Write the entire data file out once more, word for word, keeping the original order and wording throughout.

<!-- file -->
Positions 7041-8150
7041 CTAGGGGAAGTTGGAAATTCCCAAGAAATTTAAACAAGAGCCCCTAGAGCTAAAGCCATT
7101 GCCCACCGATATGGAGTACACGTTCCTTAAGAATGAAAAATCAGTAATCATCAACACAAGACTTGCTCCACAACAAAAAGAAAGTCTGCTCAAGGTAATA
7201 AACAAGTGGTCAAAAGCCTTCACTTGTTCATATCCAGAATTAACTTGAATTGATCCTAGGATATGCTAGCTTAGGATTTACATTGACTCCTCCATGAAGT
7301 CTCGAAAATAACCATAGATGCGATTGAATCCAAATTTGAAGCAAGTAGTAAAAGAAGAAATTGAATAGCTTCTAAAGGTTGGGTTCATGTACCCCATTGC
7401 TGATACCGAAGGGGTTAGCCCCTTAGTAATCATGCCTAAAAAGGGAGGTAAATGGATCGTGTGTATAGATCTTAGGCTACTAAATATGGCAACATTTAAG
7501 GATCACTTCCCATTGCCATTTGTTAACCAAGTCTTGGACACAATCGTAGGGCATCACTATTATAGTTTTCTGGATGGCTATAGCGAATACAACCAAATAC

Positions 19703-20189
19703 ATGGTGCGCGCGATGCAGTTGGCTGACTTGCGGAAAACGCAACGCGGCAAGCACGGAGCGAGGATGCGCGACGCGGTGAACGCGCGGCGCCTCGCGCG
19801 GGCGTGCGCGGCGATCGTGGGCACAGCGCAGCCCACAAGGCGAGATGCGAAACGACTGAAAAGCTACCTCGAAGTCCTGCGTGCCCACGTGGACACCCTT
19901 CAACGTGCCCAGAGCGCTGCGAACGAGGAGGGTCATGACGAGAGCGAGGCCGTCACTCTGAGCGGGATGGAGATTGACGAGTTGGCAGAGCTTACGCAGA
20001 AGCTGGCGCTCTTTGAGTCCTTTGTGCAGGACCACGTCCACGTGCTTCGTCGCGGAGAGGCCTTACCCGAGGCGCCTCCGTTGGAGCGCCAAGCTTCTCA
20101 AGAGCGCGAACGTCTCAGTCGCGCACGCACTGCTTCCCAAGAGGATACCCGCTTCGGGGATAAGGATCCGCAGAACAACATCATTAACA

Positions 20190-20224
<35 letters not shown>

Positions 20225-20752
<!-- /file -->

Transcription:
Positions 7041-8150
7041 CTAGGGGAAGTTGGAAATTCCCAAGAAATTTAAACAAGAGCCCCTAGAGCTAAAGCCATT
7101 GCCCACCGATATGGAGTACACGTTCCTTAAGAATGAAAAATCAGTAATCATCAACACAAGACTTGCTCCACAACAAAAAGAAAGTCTGCTCAAGGTAATA
7201 AACAAGTGGTCAAAAGCCTTCACTTGTTCATATCCAGAATTAACTTGAATTGATCCTAGGATATGCTAGCTTAGGATTTACATTGACTCCTCCATGAAGT
7301 CTCGAAAATAACCATAGATGCGATTGAATCCAAATTTGAAGCAAGTAGTAAAAGAAGAAATTGAATAGCTTCTAAAGGTTGGGTTCATGTACCCCATTGC
7401 TGATACCGAAGGGGTTAGCCCCTTAGTAATCATGCCTAAAAAGGGAGGTAAATGGATCGTGTGTATAGATCTTAGGCTACTAAATATGGCAACATTTAAG
7501 GATCACTTCCCATTGCCATTTGTTAACCAAGTCTTGGACACAATCGTAGGGCATCACTATTATAGTTTTCTGGATGGCTATAGCGAATACAACCAAATAC

Positions 19703-20189
19703 ATGGTGCGCGCGATGCAGTTGGCTGACTTGCGGAAAACGCAACGCGGCAAGCACGGAGCGAGGATGCGCGACGCGGTGAACGCGCGGCGCCTCGCGCG
19801 GGCGTGCGCGGCGATCGTGGGCACAGCGCAGCCCACAAGGCGAGATGCGAAACGACTGAAAAGCTACCTCGAAGTCCTGCGTGCCCACGTGGACACCCTT
19901 CAACGTGCCCAGAGCGCTGCGAACGAGGAGGGTCATGACGAGAGCGAGGCCGTCACTCTGAGCGGGATGGAGATTGACGAGTTGGCAGAGCTTACGCAGA
20001 AGCTGGCGCTCTTTGAGTCCTTTGTGCAGGACCACGTCCACGTGCTTCGTCGCGGAGAGGCCTTACCCGAGGCGCCTCCGTTGGAGCGCCAAGCTTCTCA
20101 AGAGCGCGAACGTCTCAGTCGCGCACGCACTGCTTCCCAAGAGGATACCCGCTTCGGGGATAAGGATCCGCAGAACAACATCATTAACA

Positions 20190-20224
<35 letters not shown>

Positions 20225-20752